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Cablegate: Bulgaria: Basing Prospects On Track Despite Public

This record is a partial extract of the original cable. The full text of the original cable is not available.

C O N F I D E N T I A L SECTION 01 OF 02 SOFIA 002123




E.O. 12958: DECL: 12/28/2015


Classified By: CDA Jeffrey Levine for reasons 1.4 (a) and (d).

1.(C) SUMMARY. The government of Bulgaria remains committed
to concluding a shared basing agreement with the U.S. despite
widespread public opposition. As previous Bulgarian
governments have done on issues such as Iraq and Kosovo, this
government is prepared to lead public opinion rather than
follow. The extreme nationalist Ataka party, with suspected
Russian advice and assistance, has negatively influenced
press coverage of the negotiations, but its calls for a
referendum have failed to gain traction. Given the relative
dearth of anti-American sentiment in Bulgaria, we believe the
best antidote to public skepticism is the rapid conclusion of
an agreement. END SUMMARY.

2. (C) According to recent U.S.-sponsored public opinion
data, 69 percent of Bulgarians disapprove of the U.S.
military using military bases in Bezmer and Novo Selo.
However, on December 8, two days after Secretary Rice signed
a basing agreement with Romania, the MFA's official
spokesman, Dimitar Tsanchev, issued the following

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"Negotiations on the deployment of joint Bulgarian-U.S.
military installations continue, and at this stage there are
no serious problems hindering the talks. An agreement is
expected to be reached in the near future taking into
consideration the countries' common interests."

On December 27, an MFA official privately confirmed that we
are "very close to an agreement on the Status of Forces

3. (C) The willingness of Bulgaria's political leadership to
move ahead in the face of public opposition is a phenomenon
we have observed before. In 1999, there was widespread and
vocal public opposition to the Kostov government's decision
to grant blanket overflight clearance to U.S. aircraft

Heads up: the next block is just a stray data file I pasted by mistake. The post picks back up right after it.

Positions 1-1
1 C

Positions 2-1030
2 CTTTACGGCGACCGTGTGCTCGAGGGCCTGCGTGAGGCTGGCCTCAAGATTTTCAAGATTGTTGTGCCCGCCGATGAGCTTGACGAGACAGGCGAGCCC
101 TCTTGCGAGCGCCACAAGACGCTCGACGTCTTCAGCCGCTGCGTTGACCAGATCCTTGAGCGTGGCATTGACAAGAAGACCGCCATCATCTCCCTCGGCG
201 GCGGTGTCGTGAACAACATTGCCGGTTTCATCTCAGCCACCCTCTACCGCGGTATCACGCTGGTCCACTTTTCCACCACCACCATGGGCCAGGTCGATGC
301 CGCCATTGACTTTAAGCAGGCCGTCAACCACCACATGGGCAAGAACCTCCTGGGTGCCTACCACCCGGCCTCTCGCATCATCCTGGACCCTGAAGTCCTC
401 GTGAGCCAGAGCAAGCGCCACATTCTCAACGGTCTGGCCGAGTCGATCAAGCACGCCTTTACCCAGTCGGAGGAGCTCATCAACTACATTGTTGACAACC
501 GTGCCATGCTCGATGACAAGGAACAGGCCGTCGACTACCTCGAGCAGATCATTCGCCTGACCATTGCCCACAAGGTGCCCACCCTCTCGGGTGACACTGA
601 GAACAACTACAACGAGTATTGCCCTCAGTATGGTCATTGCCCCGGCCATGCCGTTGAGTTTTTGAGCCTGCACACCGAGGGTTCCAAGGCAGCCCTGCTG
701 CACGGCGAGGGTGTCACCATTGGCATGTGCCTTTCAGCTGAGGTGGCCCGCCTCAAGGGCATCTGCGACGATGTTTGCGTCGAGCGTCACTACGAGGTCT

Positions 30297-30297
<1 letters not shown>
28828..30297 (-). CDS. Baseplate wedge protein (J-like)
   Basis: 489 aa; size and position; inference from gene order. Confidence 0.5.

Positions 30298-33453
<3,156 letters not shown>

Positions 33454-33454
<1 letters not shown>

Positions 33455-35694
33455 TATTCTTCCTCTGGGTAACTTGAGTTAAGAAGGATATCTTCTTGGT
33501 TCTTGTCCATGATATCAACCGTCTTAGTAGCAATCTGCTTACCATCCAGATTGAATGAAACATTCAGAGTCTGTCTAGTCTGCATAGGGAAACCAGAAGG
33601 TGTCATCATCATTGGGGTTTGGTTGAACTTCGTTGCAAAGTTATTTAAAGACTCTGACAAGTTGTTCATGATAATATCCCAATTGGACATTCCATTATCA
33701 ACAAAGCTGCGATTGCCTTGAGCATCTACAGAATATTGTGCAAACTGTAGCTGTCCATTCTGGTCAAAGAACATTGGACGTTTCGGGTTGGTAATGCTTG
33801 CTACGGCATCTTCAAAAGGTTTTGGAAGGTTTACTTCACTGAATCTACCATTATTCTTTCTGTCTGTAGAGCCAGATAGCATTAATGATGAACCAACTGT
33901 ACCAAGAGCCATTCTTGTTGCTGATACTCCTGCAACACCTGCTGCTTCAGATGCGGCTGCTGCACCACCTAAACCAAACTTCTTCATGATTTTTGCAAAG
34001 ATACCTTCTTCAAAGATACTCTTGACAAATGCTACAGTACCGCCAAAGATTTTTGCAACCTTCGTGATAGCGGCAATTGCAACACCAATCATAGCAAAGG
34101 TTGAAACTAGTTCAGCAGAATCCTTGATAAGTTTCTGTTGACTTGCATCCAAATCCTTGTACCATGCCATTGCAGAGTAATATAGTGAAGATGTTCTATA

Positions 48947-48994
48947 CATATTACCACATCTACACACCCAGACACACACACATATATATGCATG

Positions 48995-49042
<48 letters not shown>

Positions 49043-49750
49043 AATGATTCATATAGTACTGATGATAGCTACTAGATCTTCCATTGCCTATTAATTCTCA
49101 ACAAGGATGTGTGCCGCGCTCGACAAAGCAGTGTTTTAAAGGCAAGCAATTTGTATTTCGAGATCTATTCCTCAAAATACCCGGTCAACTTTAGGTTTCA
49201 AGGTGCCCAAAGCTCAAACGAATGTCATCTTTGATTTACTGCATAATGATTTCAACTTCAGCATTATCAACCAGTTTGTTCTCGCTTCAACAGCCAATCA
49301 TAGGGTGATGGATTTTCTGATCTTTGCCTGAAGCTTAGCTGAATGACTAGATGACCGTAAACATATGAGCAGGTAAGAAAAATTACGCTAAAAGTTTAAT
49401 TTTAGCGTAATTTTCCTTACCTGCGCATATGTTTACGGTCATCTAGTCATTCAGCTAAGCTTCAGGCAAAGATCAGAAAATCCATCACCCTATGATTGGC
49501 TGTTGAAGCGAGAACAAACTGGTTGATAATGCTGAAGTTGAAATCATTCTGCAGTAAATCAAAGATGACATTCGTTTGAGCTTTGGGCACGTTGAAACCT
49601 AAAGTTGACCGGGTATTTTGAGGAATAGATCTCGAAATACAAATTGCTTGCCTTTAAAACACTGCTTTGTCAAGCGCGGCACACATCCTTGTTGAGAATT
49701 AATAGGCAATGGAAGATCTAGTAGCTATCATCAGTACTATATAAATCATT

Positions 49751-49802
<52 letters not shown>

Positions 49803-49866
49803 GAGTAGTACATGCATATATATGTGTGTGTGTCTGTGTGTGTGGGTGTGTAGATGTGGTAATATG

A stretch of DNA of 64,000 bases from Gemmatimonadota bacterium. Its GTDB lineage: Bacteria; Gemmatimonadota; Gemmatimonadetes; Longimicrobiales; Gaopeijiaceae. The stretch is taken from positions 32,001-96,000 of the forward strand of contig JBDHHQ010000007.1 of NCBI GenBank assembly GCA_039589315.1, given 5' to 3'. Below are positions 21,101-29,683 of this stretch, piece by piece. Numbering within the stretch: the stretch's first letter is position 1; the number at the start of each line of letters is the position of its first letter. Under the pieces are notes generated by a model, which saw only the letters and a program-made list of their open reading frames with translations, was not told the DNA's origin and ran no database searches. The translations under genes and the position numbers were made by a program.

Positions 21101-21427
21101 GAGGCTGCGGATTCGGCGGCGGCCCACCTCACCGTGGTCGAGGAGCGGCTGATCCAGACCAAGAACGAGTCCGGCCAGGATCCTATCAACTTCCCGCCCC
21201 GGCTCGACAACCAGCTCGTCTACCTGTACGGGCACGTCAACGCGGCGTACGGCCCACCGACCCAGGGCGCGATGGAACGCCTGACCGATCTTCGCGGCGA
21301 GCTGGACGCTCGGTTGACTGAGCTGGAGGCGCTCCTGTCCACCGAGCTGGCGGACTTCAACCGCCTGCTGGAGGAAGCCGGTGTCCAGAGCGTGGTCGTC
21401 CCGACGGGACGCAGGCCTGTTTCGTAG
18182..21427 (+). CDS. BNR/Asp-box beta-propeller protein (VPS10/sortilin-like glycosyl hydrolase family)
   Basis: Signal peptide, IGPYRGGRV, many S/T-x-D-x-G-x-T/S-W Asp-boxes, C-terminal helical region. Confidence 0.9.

engaged in military operations against neighboring
Yugoslavia. In 2003, Parliament approved the deployment of
an infantry battalion to Iraq despite polls showing that only
eight percent of Bulgarians fully supported participation.
Even more telling was the GOB's determination to continue its
participation in the coalition for two years despite
suffering 13 killed and 80 wounded. The Socialist-led
government elected last summer continues to buck public
opinion, first by reneging on its pledge to immediately
withdraw the infantry battalion from Iraq and then by
all-but-officially accepting the follow-on mission favored by
the U.S. military. We expect a formal decision on the Iraq
follow-on mission as soon as CENTCOM and the Bulgarian
military agree on the technical terms of reference.

4. (C) The extreme nationalist party Ataka is a leading
critic of the basing negotiations (reftel). Although Ataka
has not had a significant impact to date, its hard-line
stance puts pressure on the Bulgarian Socialist Party, whose
core electorate shares many of the same views on foreign
policy. Ataka's calls for a national referendum on the
basing agreements have failed to gain traction, and it
remains on the fringes of the political scene. However,
there are indications that the Russian embassy in Sofia may
be supporting Ataka and encouraging negative press coverage
of the basing issue. The Russian CHOD also received
substantial local press coverage in early December when he
raised the prospect of U.S. missile defenses in Bulgaria
(sic) and said, "God forbid if downed foreign missiles fell
on the Kozloduy nuclear power plant" in Bulgaria. Baluevski
also reportedly said he was "astounded" that the U.S. was not
going to pay rent for the use of Bulgarian bases since this
was "the normal practice around the world."

5. (C) COMMENT: While the GOB has a track record of taking
controversial foreign policy decisions in the face of public
opposition, the negative poll numbers highlight the need for
a sustained public diplomacy effort on our part. In
November, during the last bilateral negotiating session, we
arranged television and print interviews with the lead U.S.
negotiator, Ambassador Robert Loftis. Perhaps more
importantly, we successfully urged a number of Bulgarian
opinion leaders from the Left side of the political spectrum
-- where opposition is most concentrated -- to speak out in
support of the basing agreements. Our Public Affairs section
has commissioned a reputable polling agency to conduct focus
groups to pinpoint Bulgarians' specific concerns. And in an
effort to reach a wider audience, we are facilitating a visit
by a Bulgarian television crew to a U.S. military base in
Western Europe to show the Bulgarian public what a U.S.
military presence looks like and how the local population
interacts with American service members. Our most effective
means of countering Ataka and its sponsors, however, will be
the presence of U.S. boots on the ground in Bulgaria. Given
the absence of strong underlying anti-American sentiment, we
believe public attitudes will change once the agreements are
signed and our troops begin deploying here.


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